Another example from the news.  An Italian company with operations in India was recently bilked for 18.6 Million dollars.  This was a much more involved ploy but started the same way with hackers gaining access to company email accounts. They spoofed the CEO’s email address and tricked the head of Indian operations into thinking that they were working on a top-secret acquisition.  They even arranged a series of conference calls to discuss the acquisition and had a voice imitator of the CEO on the call. They ended up making 3 transfers to a Hong Kong bank that totaled $18.6 million dollars.  The bank accounts were opened with fake ID’s and by the time they figured out what was going on the money was gone.

How Can You Protect Your Business?

Here are some great suggestions on how to protect your business taken from a great article on the subject on servertastic.

Avoiding Opening Emails From Unknown Parties

The safest way to avoid risk is to not click the email in the first place. Employees should check the address of the sender carefully for any differences that might be a sign of a spoofed address. This could include “l” with “1” or a subtle misspelling that could easily be overlooked.

Check Links

Links in emails can be disguised using anchor text. You can reveal the true destination by hovering over the link. A box next to the cursor or in the bottom corner of the browser will display the real address the link leads to. Investigate these carefully. Fraudulent links may try to mimic a real address.

Avoid Attachments

Attachments are one of the most common methods criminals use to distribute malware. Unknown attachments must never be opened. Even attachments you are expecting should be scanned by up to date anti malware before being accepted.

Use a Company Domain

Using free web-based emails accounts for your business makes it easier for criminals to spoof your addresses. You should create a company domain and use it for your email accounts instead. Criminals may still try to mimic the address, but diligent employees will be able to spot the inconsistencies. As well as protecting your business, customers are more likely to trust an email if it comes from a branded email address.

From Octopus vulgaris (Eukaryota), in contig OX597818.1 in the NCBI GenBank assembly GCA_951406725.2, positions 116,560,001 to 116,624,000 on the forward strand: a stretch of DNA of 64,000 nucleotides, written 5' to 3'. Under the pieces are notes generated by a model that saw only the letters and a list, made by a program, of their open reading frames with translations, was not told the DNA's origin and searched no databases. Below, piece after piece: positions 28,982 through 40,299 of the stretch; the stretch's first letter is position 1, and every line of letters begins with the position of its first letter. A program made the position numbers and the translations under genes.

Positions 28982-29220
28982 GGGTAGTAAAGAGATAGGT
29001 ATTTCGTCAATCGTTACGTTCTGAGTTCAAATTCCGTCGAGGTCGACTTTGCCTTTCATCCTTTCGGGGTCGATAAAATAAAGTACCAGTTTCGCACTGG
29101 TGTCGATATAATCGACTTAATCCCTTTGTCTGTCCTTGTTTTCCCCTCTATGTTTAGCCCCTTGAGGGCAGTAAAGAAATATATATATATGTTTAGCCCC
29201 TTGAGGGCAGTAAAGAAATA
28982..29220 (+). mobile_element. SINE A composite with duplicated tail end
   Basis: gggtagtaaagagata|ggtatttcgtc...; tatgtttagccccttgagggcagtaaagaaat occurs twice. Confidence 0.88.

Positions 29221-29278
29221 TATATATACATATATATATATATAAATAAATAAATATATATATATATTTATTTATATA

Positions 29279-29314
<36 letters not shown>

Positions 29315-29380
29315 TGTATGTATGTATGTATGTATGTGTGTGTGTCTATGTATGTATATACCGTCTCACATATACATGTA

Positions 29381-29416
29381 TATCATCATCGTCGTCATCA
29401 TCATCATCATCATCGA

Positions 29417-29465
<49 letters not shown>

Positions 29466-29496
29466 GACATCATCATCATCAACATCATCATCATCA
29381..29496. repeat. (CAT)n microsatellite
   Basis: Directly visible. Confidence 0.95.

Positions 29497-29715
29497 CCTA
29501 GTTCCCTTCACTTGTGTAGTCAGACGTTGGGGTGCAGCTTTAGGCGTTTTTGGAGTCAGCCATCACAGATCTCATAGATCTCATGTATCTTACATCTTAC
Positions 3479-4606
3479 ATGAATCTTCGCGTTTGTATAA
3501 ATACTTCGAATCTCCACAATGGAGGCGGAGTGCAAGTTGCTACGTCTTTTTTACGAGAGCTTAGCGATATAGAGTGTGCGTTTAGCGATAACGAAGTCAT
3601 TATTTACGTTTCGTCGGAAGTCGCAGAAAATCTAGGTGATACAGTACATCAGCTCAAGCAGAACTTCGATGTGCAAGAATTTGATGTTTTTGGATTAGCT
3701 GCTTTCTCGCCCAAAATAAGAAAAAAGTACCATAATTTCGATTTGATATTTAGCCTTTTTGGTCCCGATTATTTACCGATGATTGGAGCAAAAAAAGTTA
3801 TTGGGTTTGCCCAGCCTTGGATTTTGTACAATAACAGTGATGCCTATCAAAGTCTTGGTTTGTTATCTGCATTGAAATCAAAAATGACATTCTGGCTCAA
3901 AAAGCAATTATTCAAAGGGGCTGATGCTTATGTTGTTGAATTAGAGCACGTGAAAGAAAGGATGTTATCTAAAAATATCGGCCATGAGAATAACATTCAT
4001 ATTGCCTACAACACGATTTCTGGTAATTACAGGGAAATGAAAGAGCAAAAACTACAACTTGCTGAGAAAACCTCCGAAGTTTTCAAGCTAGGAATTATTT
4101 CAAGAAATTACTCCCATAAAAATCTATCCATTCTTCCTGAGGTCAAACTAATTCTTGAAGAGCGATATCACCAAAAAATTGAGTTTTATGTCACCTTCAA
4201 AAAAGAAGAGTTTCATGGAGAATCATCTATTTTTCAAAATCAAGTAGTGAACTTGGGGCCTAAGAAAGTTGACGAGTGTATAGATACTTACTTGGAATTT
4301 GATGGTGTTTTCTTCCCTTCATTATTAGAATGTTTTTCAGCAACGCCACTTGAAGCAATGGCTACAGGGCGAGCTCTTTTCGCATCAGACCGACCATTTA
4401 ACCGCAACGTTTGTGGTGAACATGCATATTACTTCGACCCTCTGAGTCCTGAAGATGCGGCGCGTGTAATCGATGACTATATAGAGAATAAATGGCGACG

Verify Money Transfers

Creating a procedure for money and data transfers can prevent careless losses. Any transfers should be verified with another member of staff through face to face or telephone call, using previously established numbers. You should not rely on any contact methods suggested by the email, especially if they differ from the norm.

Consider What Information You Are Putting Online

Cyber criminals can use the information you put online to enhance their facades. They use this data to build profiles of employees in preparation for grooming them as part of their phishing attempts. This can include names, addresses, job titles and descriptions. Posting details about holidays can clue criminals to when key figures will be out of the office. This can present them with the best opportunities to attack. Keep the holiday photos for when you return. Keeping social media accounts private can prevent criminals from trawling them for data.

Keep Anti-Malware Updated

Using the latest anti-virus and malware technology can catch harmful payloads often distributed by email. Malware is constantly evolving, so it is vital to regularly updated your software to keep up.

Here to help

As always, the security experts at i.t.NOW stand ready to help.  We would love to discuss how you can make your network more secure and prevent threats like BEC attacks from happening in the first place.